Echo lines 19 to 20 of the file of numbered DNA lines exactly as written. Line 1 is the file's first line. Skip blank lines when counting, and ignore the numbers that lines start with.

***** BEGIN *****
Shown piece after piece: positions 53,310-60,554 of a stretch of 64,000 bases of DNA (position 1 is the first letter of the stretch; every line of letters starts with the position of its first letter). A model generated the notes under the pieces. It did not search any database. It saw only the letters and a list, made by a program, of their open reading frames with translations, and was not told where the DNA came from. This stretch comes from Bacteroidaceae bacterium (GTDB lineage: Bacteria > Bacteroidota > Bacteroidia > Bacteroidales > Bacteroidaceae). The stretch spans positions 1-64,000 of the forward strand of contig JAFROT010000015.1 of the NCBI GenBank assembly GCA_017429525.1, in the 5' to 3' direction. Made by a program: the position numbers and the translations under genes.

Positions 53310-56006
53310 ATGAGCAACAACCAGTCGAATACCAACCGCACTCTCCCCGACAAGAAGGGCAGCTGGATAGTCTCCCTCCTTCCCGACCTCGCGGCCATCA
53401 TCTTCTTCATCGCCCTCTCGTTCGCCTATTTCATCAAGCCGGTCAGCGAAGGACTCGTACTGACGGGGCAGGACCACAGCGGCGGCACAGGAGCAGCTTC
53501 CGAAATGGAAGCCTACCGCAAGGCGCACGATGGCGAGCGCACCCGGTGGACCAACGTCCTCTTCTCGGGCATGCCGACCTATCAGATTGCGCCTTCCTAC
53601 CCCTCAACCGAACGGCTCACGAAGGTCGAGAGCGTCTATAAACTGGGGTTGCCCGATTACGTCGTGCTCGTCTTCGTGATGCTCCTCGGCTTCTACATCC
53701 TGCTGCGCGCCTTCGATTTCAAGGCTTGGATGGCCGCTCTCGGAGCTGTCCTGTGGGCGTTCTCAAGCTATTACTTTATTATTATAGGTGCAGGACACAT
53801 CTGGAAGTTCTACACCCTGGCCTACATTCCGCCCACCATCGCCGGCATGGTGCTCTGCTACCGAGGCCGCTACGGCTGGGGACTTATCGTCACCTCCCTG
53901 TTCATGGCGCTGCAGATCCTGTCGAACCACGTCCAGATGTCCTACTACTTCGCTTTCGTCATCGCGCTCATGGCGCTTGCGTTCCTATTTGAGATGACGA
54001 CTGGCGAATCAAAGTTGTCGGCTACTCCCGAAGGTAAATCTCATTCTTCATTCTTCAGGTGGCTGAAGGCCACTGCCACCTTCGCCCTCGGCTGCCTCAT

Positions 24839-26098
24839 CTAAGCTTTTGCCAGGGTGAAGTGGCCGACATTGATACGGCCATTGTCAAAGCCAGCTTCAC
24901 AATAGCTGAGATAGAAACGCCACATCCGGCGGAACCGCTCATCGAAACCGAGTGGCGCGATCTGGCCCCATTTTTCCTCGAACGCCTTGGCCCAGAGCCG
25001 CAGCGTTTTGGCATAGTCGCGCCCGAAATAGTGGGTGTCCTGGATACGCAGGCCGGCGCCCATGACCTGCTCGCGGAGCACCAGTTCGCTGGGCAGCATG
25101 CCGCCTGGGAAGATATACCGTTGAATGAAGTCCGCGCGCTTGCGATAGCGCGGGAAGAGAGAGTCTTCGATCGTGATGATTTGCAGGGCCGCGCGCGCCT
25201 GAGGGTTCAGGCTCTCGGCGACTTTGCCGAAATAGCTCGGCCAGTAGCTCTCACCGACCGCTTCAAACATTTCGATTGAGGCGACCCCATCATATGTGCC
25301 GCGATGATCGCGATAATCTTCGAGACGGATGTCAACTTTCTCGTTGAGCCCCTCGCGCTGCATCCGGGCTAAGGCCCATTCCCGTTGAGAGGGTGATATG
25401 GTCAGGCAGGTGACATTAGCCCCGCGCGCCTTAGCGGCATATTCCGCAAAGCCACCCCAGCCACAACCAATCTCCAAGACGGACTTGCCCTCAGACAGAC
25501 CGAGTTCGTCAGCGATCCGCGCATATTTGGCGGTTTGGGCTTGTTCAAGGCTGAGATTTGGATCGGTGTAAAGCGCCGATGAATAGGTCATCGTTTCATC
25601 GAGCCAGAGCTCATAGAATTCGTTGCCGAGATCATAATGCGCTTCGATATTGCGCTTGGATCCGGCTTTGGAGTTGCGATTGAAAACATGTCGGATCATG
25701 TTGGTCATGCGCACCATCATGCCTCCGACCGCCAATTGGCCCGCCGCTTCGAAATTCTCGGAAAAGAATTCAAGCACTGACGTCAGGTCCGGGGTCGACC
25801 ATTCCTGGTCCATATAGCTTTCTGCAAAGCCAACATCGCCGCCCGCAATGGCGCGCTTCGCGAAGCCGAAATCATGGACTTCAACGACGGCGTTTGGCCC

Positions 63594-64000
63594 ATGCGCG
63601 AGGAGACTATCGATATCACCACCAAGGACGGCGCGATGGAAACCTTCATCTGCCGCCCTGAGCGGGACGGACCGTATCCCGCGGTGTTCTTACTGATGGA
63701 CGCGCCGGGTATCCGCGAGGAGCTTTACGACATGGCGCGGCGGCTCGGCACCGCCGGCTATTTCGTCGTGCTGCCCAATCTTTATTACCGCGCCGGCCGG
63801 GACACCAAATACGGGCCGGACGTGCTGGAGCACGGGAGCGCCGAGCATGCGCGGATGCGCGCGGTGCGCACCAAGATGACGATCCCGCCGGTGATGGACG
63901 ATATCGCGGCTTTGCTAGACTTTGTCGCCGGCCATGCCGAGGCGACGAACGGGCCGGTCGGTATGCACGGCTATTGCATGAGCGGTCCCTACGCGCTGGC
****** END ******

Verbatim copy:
25501 CGAGTTCGTCAGCGATCCGCGCATATTTGGCGGTTTGGGCTTGTTCAAGGCTGAGATTTGGATCGGTGTAAAGCGCCGATGAATAGGTCATCGTTTCATC
25601 GAGCCAGAGCTCATAGAATTCGTTGCCGAGATCATAATGCGCTTCGATATTGCGCTTGGATCCGGCTTTGGAGTTGCGATTGAAAACATGTCGGATCATG